The New York City Marathon is the largest marathon in the world, with around 50,000 competitors. It is regarded by many as the pick of the marathon majors, with the crowd -lined street winding through the five boroughs of New York City, making for a spectacular and memorable event.
Read on for our race report…
The back story
For those that weren’t training with TTS back in 2012, this is our second attempt at the NYC marathon. In November 2012 we (Alison, Paul and Drew) landed in NYC shortly after Hurricane Sandy inflicted some serious damage on the city, with the race being cancelled by the Mayor only 36 hours before the starting gun. It was pretty disappointing at the time!
As a result of the cancellation, we were given a guaranteed entry for any of the following three years, with us choosing 2015 to return. Nick wasn’t part of the 2012 team … but we roped him in following our awesome Tokyo experience last year. Pat scored the deal of the year and was in NYC for a meeting so managed to secure an entry to the marathon as well. Five TTSers in NYC, excellent result!
Let’s be frank and say that our preparation for NYC was a little underdone. Alison was coming back from an injury, Drew was a bit blasé about it all, Paul seemed to have a lot of “client meetings” on cold Canberra mornings and Nick was otherwise occupied. Pat was nowhere to be seen. Maybe we were a bit complacent after the Six Foot Track back in April … but we were all confident we could finish!
We all arrived within 24 hours of each other and were happy with the mild autumn weather, around 10degrees overnight and maximum of around 18degrees during the day. Marathon fever had taken over the city with TV spots, ads on buses and banners in the streets. Our run was booked via Travelling Fit who had 417 (yes, 417!) Australians running – so our hotel felt more like Sydney than NYC 🙂
Off to the Expo where we all blew silly amounts of cash on NYC-branded running gear. Embarrassingly Drew and Paul bought the same tops and hats, only discovering this after they’d been through the checkout. Don’t hassle us about it at TTS too much please…
We did a few training runs including one in our rather alluring “YMCA Yaks” tops that Alison had printed for the Sri Chimnoy 102km event. The tagline on the back of the shirts that read “Once you Yak You Never Go Back” seemed to confuse a few other runners, who missed the animal reference and took it to mean we run until we throw up. Yeah, us Aussie runners are hardcore!
Enough banter, let’s do this thing. 6:00am start in the hotel foyer and we are ready to go, for the bus trip from Manhattan to the start line at Staten Island!
Anyhow so the dreaded cold NYC marathon start was surprisingly warm, about 10 degrees with light winds and some cloud cover. The start staging area was at Fort Wadsworth where we were kept very secure by lots of marines with guns. There were free bagels for all (hurrah) along with Dunkin Donuts coffee that tasted like paint stripper. The USA really needs to work on its coffee.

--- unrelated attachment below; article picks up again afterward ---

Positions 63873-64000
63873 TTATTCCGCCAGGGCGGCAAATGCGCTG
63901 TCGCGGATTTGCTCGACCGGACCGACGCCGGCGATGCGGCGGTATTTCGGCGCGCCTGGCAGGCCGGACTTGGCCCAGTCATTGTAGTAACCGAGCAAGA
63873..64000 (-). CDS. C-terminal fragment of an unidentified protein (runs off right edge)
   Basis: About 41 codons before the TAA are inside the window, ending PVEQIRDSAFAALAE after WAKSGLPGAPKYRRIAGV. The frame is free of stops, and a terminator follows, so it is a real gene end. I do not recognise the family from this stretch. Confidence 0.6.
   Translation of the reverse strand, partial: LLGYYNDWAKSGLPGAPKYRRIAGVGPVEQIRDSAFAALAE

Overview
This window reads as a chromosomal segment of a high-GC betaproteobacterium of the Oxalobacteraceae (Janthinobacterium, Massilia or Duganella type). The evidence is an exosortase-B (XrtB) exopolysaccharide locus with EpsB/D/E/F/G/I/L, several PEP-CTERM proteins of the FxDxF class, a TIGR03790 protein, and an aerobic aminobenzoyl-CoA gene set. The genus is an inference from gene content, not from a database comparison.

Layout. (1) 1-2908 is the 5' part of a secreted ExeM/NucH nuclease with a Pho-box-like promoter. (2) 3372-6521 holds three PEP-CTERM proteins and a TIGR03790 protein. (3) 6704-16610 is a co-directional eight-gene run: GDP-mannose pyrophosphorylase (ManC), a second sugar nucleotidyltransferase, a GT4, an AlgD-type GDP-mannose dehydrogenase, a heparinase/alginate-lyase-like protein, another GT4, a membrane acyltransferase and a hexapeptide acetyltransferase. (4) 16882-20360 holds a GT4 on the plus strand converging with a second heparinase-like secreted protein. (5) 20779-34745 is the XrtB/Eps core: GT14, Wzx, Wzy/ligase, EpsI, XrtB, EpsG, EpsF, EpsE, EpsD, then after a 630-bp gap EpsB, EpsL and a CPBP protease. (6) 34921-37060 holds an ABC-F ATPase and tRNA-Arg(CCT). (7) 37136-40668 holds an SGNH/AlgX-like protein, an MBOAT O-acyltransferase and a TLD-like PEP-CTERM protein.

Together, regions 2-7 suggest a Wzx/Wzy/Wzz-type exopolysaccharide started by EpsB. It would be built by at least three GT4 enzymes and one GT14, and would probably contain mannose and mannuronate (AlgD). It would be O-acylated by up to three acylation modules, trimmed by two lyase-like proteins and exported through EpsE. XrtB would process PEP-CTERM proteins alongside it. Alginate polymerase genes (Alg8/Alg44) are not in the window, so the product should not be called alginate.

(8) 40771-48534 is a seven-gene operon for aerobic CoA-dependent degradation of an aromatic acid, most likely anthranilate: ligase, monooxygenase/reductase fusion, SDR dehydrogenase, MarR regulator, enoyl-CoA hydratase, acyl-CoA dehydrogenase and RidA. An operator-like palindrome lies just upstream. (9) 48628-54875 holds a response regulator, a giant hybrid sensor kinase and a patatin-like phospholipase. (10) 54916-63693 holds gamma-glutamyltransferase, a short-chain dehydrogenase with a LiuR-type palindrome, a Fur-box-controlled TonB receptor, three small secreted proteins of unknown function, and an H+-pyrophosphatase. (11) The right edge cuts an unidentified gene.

Into the cor rals we go. Paul and Nick are in A, Drew in C and Alison in F – all in the first wave, with Pat in the third wave. It’s all action now – NYPD choppers overhead, the crowd is getting pumped, the national anthem with everyone facing the flag – we are ready to go! BOOM and yes that really was a proper cannon they fired for the start, the benefits of starting the race at a military base!
- Staten Island – the start is spectacular, as we make our way over the Verrazano Bridge, the highest point of the race and the first of five bridges. Great views of Manhattan in the distance, although it does highlight how far it is to the finish.
- Brooklyn – wow these Americans can cheer! We each had our Travelling Fit running tops that featured our names, cue hollering New Yorkers “YOU GOT THIS DREW, YOU GOT THIS!” The crowds are almost overwhelming and motivation is not a problem at this point.
- Queens – a very different vibe in this part of town, more subdued in some areas, although the multicultural feel is at its strongest here. There are a few hills in this area … well perhaps they are gentles rises rather than hills … but keeping a pace is more difficult.
- Manhattan – as we come off the Queensboro Bridge into Manhattan the crowd goes NUTS. Crazy. Noisy. Wow this is most excellent. Still 18km to go though. First Avenue is awesome but also very long – the legs are tiring for us all.
- The Bronx – interesting borough, not top of our list to live in. A quick trip in and out suggests the marathon organisers share this view. Legs now very fatigued.
- Manhattan and into Central Park – OMG is this damn race ever going to end, who was the @#$%&* that put a hill in the course here? Seriously, WTF? The crowds keep our spirits up as we round the final bend into Central Park with the finish line in sight…
WE ARE FINISHED! HALLELUJAH!
That was a really tough race. And we have no PBs to report for this race, in fact I think we’re in PW (personal worst) territory for a few of us!
- Nick – 2:57 is an awesome time, how did he do sub three hours on that course?
- Paul – 3:16 is a fair way from the 2:50’s we are used to!
- Drew – 3:23 is slower than expected, but he loved it.
- Alison – 3:45 is a magnificent result given her recent injuries…
- Pat – 4:20 is pretty good given the lack of training, claims Pat!
The result? Forget the times, it was an awesome marathon and an amazing experience!!!!!!
If anyone is considering an overseas marathon, this one gets the thumbs up from us! Don’t go there for a PB (Tokyo’s good for that), but do go for an amazing experience that will be with you for a lifetime.
OK team that’s two out of the six marathon majors down, what’s next????